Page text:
Microsoft’s big task: Replicating Windows-Office success in cloud

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Microsoft turned in pretty good second quarter results on Monday, but its stock still took a hit after hours and into Tuesday. At time of posting, Microsoft shares were off 8.6 percent to $42.97 from Monday’s close of $47.01.

Why? After the earnings call, [company]Microsoft[/company] watchers seemed to remember that the company cash cows remain good old-fashioned Office and Windows, sales of which aren’t setting the world on fire. Sales in the company’s Commercial Division, which includes those products, missed expectations, logging “just” $10.68 billion for the quarter compared to the $10.94 billion that FactSet analysts had expected, according to Marketwatch.

Another data point: Revenue for Windows OEM versions of the operating system — which get pre-loaded on new PCs  — fell 13 percent year over year. And Windows Volume licensing revenue grew just 3 percent, as CRN pointed out.

Monday’s call was characterized as the end of the honeymoon for Microsoft CEO Satya Nadella, who took the reins in February, 2014. I don’t know about that, but there does seem to be a growing realization that replicating the wild success Microsoft had selling tons of copies of Office and Windows — either through volume licenses to big companies or at retail — will be a tough task in the cloud era where Microsoft was not first out of the gate.

On Monday’s earnings call,  Nadella acknowledged that Windows suffered a tough year-to-year comparison noting that: “As expected, the one-time benefit of Windows XP end-of-life PC refresh cycle has tailed off.” He was referring to the fact that Microsoft stopped supporting the popular XP operating system in  April 2014, and that publicized deadline probably pulled many PC purchases forward from this year.

Microsoft CFO Amy Hood cited that “comparability issue” as a headwind that will “show itself most directly as weakness in commercial licensing and most specifically as weakness in Office transactional licensing.” Transactional business refers to sales of full-licensed software to run on a PC or server, as opposed to the more incremental subscription Software-as-a-Service (SaaS) model.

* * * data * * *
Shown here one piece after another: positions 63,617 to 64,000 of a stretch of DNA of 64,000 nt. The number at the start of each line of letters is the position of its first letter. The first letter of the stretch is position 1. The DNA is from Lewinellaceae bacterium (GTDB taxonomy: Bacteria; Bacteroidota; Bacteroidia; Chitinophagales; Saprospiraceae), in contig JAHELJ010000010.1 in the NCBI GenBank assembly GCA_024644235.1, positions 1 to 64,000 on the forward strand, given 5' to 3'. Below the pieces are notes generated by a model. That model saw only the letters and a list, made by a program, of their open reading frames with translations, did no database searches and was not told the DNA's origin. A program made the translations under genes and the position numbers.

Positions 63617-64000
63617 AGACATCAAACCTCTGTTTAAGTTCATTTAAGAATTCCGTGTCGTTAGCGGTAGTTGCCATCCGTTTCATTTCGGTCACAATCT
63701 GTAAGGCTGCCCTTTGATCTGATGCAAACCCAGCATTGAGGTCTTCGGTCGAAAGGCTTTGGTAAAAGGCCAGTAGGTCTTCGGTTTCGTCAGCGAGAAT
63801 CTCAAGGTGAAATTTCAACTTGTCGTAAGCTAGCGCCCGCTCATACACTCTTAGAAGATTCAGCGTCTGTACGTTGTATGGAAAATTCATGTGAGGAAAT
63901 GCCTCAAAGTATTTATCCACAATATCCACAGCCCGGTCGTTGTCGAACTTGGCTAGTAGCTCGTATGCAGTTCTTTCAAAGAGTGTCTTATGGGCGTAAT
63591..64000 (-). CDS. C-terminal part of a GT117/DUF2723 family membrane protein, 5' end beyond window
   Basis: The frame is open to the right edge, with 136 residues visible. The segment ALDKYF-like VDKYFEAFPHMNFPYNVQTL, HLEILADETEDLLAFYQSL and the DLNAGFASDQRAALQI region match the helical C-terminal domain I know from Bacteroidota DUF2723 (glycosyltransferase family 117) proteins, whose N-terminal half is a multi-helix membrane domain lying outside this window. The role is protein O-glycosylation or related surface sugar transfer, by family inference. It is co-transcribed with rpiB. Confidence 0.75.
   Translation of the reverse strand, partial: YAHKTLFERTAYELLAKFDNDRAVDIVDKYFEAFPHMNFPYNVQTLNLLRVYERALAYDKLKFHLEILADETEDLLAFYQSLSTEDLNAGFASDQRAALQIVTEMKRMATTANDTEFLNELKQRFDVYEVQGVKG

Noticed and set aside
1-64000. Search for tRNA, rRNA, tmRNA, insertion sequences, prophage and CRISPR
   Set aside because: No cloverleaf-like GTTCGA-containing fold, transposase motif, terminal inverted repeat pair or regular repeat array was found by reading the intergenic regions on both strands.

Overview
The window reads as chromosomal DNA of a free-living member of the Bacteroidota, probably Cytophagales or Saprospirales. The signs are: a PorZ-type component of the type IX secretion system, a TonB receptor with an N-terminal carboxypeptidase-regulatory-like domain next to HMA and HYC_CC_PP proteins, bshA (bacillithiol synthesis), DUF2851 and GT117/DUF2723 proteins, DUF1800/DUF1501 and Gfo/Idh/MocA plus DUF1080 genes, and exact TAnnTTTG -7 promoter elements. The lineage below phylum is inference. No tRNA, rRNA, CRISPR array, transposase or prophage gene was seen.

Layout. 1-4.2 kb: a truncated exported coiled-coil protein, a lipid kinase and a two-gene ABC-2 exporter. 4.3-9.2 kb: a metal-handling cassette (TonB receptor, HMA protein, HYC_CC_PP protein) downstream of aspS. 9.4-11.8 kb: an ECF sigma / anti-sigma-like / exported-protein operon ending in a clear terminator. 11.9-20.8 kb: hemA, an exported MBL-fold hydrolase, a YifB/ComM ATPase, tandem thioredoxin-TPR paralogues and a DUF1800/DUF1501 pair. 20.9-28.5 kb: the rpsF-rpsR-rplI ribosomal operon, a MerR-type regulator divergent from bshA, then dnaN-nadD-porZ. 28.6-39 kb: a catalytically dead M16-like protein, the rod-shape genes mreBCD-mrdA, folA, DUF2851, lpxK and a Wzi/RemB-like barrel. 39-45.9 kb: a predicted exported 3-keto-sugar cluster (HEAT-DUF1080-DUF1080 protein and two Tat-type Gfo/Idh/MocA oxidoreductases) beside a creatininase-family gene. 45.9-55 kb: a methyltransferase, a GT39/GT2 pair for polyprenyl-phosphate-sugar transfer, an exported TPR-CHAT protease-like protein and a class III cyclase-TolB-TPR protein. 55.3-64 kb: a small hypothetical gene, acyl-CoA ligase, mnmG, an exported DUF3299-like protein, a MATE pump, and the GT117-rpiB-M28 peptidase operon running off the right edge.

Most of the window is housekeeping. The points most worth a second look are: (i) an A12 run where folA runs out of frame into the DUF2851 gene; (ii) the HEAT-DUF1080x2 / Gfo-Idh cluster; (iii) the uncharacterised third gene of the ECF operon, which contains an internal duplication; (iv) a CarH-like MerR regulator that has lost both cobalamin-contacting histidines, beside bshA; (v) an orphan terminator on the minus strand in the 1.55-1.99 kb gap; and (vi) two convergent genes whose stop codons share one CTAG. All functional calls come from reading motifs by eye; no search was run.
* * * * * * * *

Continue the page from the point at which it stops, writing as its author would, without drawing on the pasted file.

Fading glory?

So Office and Windows sales took a hit because they did well last year, but there’s more to this concern than the lingering impact of Windows XP’s demise.

At the heart of Microsoft’s problem is that, for many companies, it is just not the brand it once was. Whereas people of my era grew up relying on Microsoft Office applications, startups and young employees are less likely to use them. Google Apps is more likely their productivity suite. So [company]Google[/company] is strong in small companies, but it has also been aggressive courting enterprise accounts.

That means that, in this SaaS era, Microsoft faces a formidable name-brand competitor that can compete with it on price. The days of Microsoft being able to demand a premium price are over.

The company is doing lots of smart things to try to remedy the attention deficit among young companies. Its decision to go “freemium ” with PowerBI is smart, but then again the prospect of free software won’t endear it to Wall Street analysts, a constituency that was thrilled to see Nadella replace Steve Ballmer at CEO.

Sure, Microsoft can claim progress in cloud with Azure infrastructure as a service — but that comes from a small base of users compared to the [company]Amazon[/company] Web Services juggernaut. So when it says its cloud business hit a $5 billion run rate in the second quarter it’s worth noting, but with a grain of salt. Cloud numbers from legacy vendors are fluffy at best as they typically include a lot of legacy stuff and services thrown in. Last week, [company]IBM[/company] claimed its cloud business hit its $7 billion target, a claim that met much skepticism.

Microsoft will have to keep investing in key new technologies if it’s going to build relevance for modern companies. The goal is to make sure that PowerBI or some other Microsoft product becomes as essential to a big class of users as Excel and Word did 20 to 30 years ago. And Nadella has opened up the check book — Microsoft has almost $89 billion in cash after all. Last week, Microsoft acquired Revolution Analytics, the company that backs the R language used by many data scientists.

Big data and machine learning will be key areas — which you can hear more about from Joseph Sirosh, corporate VP for machine learning who will speak at Structure Data in New York City in March.

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